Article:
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whittling away at your rights

There was another Groklaw article today that I felt was worth sharing. It’s a very long article, sprinkled with links to other content.

Read the article, and then take another look at the right to read article I referenced a few posts ago.

That’s pretty scary stuff, in my opinion.

Do the big legal conglomerations that own all the actual rights that come with copyright on creative works (MPAA, RIAA, publisher associations, etc.) actually believe that the artists, writers, and other creative folks WANT this sort of thing done with their sweat and blood? If I ever produce anything creative, regardless of whether I wanted to make any money from it, I wouldn’t want it locked up behind DRM.

If I were to succeed in releasing this hypothetical work without DRM, it would lead to unauthorized copying, but in the end, who really cares? If my work was popular enough, it would happen anyway, because any DRM technology will ultimately be defeated. I doubt it would make any noticeable difference in the number of legit copies sold. It might even result in more copies sold, especially if it were available at a low price – which it would be if I could arrange to handle distribution myself.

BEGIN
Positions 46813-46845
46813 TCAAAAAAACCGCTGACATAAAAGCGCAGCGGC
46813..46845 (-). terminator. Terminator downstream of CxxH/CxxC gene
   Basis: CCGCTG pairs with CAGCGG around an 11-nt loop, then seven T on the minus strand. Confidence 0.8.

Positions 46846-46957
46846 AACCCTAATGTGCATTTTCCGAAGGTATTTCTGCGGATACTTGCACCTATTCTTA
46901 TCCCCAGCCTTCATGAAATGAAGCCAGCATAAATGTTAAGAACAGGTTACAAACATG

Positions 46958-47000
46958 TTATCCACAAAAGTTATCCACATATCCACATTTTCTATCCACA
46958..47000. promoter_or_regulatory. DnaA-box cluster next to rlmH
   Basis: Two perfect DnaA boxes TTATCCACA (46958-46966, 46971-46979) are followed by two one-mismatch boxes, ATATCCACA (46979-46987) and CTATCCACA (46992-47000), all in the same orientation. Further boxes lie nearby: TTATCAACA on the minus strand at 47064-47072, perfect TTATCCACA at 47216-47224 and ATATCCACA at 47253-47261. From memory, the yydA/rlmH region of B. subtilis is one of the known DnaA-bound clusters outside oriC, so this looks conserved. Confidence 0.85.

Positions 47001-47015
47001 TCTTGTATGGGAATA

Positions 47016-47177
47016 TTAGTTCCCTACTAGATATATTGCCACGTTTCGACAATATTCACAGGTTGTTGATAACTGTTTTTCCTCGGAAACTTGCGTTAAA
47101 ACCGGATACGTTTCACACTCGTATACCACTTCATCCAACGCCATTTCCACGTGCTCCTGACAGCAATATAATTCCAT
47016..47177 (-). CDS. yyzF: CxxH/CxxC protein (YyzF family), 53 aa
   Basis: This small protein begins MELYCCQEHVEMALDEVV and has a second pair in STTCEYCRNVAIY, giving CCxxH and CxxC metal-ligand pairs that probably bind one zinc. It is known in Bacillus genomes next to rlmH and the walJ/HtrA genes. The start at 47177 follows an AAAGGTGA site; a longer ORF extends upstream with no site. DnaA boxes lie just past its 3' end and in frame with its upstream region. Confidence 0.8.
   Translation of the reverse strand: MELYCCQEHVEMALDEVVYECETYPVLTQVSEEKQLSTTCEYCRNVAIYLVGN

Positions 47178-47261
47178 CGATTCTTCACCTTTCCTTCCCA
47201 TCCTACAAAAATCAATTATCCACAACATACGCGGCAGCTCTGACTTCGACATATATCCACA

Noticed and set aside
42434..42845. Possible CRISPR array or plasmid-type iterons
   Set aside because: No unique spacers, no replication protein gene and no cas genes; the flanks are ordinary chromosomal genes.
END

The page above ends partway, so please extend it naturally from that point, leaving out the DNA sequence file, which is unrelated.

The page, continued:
Unfortunately, most creative folks have few choices. In order to get their work out to a large enough audience to have a prayer of making any money at all, they have to work though one of these large associations and sign away all the REAL rights that come with copyright. This allows the company to use the enormous legal power of owning thousands or millions of individual copyrights as a legal club when someone enjoys the work and without handing over a big chunk of money.

When Trusted Computing finally rears its ugly head in the industry, I believe it will be social engineering rather than technical engineering that ultimately breaks the encryption, but it’ll eventually be broken. What’s likely to happen is that someone with access to the all-important root keys that create Trusted Hardware will get tricked into releasing them, or one of those people will realize they are participants in an evil scheme and release them on their own. That person will likely lose their job and maybe end up in jail, but not before the cat’s out of the bag.

By elyograg

Faced with the choice between changing one's mind and proving that there is no need to do so, almost everyone gets busy with the proof.
-- J.K. Galbraith

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